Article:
W192DA Executive Director David Buchheit said the entertainment sign waiver was created exactly for projects like Margaritaville.
"We want the sign to be a part of the entertainment," he said. "That means people are going to want to get their picture taken in front of the sign, and as soon as it goes up it's going to be all over Facebook."
Bagley said there was no question the resort and associated water park would qualify for entertainment signs. But he needed direction from the authority on whether the Margaritaville shopping district would also qualify.
"We're over 60-percent leased," he said. "Everyone wants to know what that signage is going to look like."
The board agreed that since the shopping center would host concerts and public events, it would be eligible for the same exemption. That gives the developer, Encore Capital Management, carte blanche to design the entertainment sign. The final design would be approved by the agency's architectural review board.
Bagley also touched on a number of details about the resort's construction schedule, theming and technology.
The 200,000-square-foot shopping district is at the 30-percent construction point and should be completed this year. It will include multiple music venues, the largest of which will seat between 500 and 700 people.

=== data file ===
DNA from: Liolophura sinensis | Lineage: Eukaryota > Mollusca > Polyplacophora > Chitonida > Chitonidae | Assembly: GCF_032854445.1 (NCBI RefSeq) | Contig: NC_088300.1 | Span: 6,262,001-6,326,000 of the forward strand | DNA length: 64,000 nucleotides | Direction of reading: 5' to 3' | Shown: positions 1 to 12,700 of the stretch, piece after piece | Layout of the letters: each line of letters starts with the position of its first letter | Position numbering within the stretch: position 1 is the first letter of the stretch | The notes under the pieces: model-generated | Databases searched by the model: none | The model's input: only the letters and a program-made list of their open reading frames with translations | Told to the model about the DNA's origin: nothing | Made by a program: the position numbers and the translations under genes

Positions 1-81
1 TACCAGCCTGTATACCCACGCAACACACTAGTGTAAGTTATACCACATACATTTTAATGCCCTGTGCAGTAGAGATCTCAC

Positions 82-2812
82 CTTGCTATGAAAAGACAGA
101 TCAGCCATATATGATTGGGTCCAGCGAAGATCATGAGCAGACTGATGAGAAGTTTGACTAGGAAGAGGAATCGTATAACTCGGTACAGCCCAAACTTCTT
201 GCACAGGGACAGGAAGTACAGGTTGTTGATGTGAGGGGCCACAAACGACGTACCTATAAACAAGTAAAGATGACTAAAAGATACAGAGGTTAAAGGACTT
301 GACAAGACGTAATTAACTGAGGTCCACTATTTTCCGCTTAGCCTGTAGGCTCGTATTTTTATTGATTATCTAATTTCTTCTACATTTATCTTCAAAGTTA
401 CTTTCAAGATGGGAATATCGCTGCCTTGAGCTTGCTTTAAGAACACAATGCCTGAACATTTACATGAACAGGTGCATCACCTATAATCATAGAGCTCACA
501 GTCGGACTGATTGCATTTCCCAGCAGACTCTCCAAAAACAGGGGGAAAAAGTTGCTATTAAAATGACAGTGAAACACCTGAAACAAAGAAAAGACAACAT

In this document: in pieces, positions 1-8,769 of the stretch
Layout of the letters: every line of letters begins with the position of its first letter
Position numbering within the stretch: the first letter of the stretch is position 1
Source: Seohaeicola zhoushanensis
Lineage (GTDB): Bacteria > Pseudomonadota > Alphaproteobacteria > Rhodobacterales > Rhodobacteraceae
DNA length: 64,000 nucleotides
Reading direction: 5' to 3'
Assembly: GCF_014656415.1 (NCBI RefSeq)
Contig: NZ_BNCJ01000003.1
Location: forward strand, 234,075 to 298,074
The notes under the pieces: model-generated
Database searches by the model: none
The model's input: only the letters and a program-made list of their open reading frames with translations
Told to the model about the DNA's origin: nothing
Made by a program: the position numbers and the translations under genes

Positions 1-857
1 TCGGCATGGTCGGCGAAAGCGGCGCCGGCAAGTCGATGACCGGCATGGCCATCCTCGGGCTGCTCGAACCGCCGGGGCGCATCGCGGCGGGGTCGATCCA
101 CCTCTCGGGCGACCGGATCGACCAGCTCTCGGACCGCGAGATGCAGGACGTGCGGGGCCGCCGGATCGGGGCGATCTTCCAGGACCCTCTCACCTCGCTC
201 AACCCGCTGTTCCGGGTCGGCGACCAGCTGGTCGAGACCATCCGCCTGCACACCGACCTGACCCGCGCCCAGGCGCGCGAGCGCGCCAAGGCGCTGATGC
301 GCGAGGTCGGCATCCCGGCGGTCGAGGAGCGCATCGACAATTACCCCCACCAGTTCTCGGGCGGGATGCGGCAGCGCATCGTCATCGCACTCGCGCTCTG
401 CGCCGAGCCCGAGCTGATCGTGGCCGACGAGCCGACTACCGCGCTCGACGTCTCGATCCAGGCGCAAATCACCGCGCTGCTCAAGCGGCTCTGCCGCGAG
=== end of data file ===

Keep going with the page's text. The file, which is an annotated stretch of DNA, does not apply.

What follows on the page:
Construction on the water park could start as early as May. Bagley said the resort is projecting between 600,000 and 700,000 visitors per year.
Phase 1 of the vacation homes will be under construction in July, with the first closings by year's end, Bagely said. The 187-room hotel is fully permitted, and construction will start in June. It's scheduled to open in Third Quarter 2018.
Bagley said each hotel room would come equipped with an iPad loaded with the resort's app, which can be synced with the user's smartphone. The app will serve as a guide throughout the 300-acre property to assist with navigation and wayfinding, and to allow visitors to order meals, make dining reservations or even request a shuttle.
Margaritaville also will employ radio frequency identification technology, either a wristband or medallion, that connects directly to point-of-sale outlets throughout the resort.
Walkability is another strong component of the resort, which is designed with an extensive trail network, a robust tram system and water shuttles to move visitors around the complex.
"Our pitch is once you park you car you don't need it again," Bagley said. "The experience here is the walkability, the scenery, the landscaping, kind of the ambiance – and you can't get that in a car."
The internal transportation network is especially important to international visitors.
"Our experience at Reunion has been very telling," Bagley said. "What we find is a lot of guests don't like to rent cars, they might not have (a drivers) license."